1984 was the year he established himself as a runner of mythical capabilities. Since the Spartathlon he had run and won a small race, so he entered the New York Road Runners' Club Six Day Race, his target being the 24-hour world record. He had no intentions of running the whole race and set an incredible pace on the first day. Everyone expected him to crash before the day was over. In the end he covered 163.5 miles and failed to break the 24-hour record but decided to ignore the blisters on his feet and the peanut gallery's skepticism and ran another full day since he had a decent lead. 24 hours later he broke the 48-hour world record with 266 miles. Unable to stop and inspired by some mystical strength he attributes to the presence of the Sri Chinmoy team, Kouros ran 635 miles, 1023 yards in six days, breaking a world record that had stood for 99 years. This race would become the centrepiece of his autobiography The Six-Day Run of the Century published ten years later. The following year, undaunted by Hurricane Gloria and defiant in the face of the elements, he broke his own record.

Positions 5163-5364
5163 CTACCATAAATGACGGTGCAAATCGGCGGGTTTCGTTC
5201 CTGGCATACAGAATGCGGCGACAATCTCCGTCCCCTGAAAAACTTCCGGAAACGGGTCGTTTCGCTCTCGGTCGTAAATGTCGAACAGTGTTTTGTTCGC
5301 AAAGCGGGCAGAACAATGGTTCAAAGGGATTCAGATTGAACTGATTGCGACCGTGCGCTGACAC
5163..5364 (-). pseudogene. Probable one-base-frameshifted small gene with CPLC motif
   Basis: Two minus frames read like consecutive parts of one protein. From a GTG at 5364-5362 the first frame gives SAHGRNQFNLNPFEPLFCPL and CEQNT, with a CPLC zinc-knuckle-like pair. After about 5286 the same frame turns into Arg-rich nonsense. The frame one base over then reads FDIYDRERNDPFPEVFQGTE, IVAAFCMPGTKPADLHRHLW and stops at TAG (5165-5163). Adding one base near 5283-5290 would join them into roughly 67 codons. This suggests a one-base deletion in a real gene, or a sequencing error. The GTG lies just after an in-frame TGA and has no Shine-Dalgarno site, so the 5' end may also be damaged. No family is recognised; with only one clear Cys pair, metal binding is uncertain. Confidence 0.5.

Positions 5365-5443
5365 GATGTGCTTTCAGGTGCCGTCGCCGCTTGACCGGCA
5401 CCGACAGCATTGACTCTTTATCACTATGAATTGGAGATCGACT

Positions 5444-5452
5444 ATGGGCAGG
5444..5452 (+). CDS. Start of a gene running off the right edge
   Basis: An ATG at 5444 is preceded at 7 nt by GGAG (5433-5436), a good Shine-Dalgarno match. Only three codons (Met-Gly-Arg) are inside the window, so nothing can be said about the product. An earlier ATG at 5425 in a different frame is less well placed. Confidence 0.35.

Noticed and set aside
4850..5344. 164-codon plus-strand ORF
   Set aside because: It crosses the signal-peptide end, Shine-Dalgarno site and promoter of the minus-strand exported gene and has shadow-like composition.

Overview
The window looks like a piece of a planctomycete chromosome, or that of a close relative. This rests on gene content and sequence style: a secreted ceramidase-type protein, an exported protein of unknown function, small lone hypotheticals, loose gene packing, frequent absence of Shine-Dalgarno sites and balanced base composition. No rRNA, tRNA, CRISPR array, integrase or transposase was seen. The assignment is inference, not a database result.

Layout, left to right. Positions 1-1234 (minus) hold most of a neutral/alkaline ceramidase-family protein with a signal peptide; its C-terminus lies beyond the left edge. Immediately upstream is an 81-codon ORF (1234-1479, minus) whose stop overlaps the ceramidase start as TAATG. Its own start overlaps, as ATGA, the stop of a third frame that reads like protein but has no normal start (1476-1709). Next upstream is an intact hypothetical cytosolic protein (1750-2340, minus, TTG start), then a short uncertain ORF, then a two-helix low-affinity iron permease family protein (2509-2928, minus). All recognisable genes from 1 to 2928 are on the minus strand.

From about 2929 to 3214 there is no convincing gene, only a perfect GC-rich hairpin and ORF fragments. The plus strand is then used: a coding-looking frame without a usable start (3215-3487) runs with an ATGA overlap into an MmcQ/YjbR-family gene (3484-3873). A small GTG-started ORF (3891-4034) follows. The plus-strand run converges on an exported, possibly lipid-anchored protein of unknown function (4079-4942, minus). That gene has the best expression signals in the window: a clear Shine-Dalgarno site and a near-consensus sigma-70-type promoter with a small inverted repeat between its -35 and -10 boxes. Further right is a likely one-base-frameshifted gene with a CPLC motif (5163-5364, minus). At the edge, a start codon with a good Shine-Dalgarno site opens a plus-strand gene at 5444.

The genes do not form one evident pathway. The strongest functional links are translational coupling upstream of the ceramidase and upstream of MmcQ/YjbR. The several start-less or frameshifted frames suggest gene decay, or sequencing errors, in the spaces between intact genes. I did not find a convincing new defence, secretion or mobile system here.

The demands he placed on his system were intense and led to knee surgery in 1987 and achilles' tendon problems. Nonetheless he entered the 1988 1000-mile race (guys, this is people. running. a thousand miles.) in Flushing, NY half-prepared and recovering from injury. This time not only the six-day record fell but he smashed the 1000-mile time by 34 hours, running the distance in 10 days, 10 hours and 30 minutes. The first four days he went sleepless because of the jet traffic that also dogs tennis players during the US Open. Ridiculously, this record was not validated because only one time was taken. An official could have shown up to clock him the next day and it would still have been a record. Such was the gap between Kouros and the competition.

The official Greek sporting establishment, in the meantime, paid little attention to this incredible representative on the international scene and he continued to eke out a living as a stadium attendant in his native Tripoli. Indeed, until that point very little in his life had gone right. Eventually he moved to Australia, which was more appreciative of his talent and offered him better opportunities, and became a naturalised citizen in 1996. Recognition finally coming at home, he began running in the Greek colours again in 1998.

"There is a theory that says we need positive thinking to surpass the hard situation of our lives. In my life, because there is nothing positive to be remembered, I had to create energy, enthusiasm and inspiration from all the negative happenings that I had."